The multitude of sects in Lebanon, compounded by a decentralized government, has led to a highly fragmented society. Largely influenced by their roles during the state’s historical development, sects maintain different nationalist viewpoints, influencing their political ambitions and decisions. While some argue that Lebanon should form its own national identity, others argue that Lebanon should integrate into the larger Muslim-Arabic fabric of the Middle East. The fragmented government grants each sect more autonomy to dictate its own affairs, including the ability to establish separate school systems and insert divergent nationalist views in schools, limiting the interaction between sects from adolescence onward. However, as students exit the sectarian environment, say to pursue higher education abroad, they are given the independence to reevaluate their bias and articulate their sectarian and nationalist beliefs. This study aims to identify how students’ removal from a sectarian environment influences their biases.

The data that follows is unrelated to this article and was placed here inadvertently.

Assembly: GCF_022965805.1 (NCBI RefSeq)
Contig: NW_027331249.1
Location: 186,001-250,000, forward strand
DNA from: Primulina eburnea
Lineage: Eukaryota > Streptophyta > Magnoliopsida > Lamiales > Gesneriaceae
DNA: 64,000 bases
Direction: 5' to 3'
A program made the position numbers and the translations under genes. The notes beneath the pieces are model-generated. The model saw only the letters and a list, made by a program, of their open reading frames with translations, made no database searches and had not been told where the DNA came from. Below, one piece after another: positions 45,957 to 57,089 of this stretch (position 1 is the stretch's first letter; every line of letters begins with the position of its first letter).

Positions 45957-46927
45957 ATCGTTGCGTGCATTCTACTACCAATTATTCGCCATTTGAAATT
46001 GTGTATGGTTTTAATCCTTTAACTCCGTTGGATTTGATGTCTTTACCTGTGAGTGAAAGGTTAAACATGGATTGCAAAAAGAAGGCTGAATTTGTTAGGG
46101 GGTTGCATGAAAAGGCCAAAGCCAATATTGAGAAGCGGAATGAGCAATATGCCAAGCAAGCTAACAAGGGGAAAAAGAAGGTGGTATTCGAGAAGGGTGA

Recent scholarship has focused on the impact of sectarianism within Lebanon’s education system. However, in order to determine the depth of students’ sectarian biases, it is important to understand what happens when they are removed from this environment. In order to do so, this study surveys over 75 Lebanese students who are currently attending university in the United States. Questions focus on students’ educational and familial backgrounds, their preexisting notions of sectarianism, and their current perceptions of sectarianism.
To fully understand the notion that students’ sectarian and nationalist identities are malleable based on their environment, further research would be required to survey students who have both exited and re-entered Lebanon. That said, the results of this study indicate that sectarian division, which is currently seen as a deep-rooted reality within Lebanon’s society, may be more circumstantial than previously understood.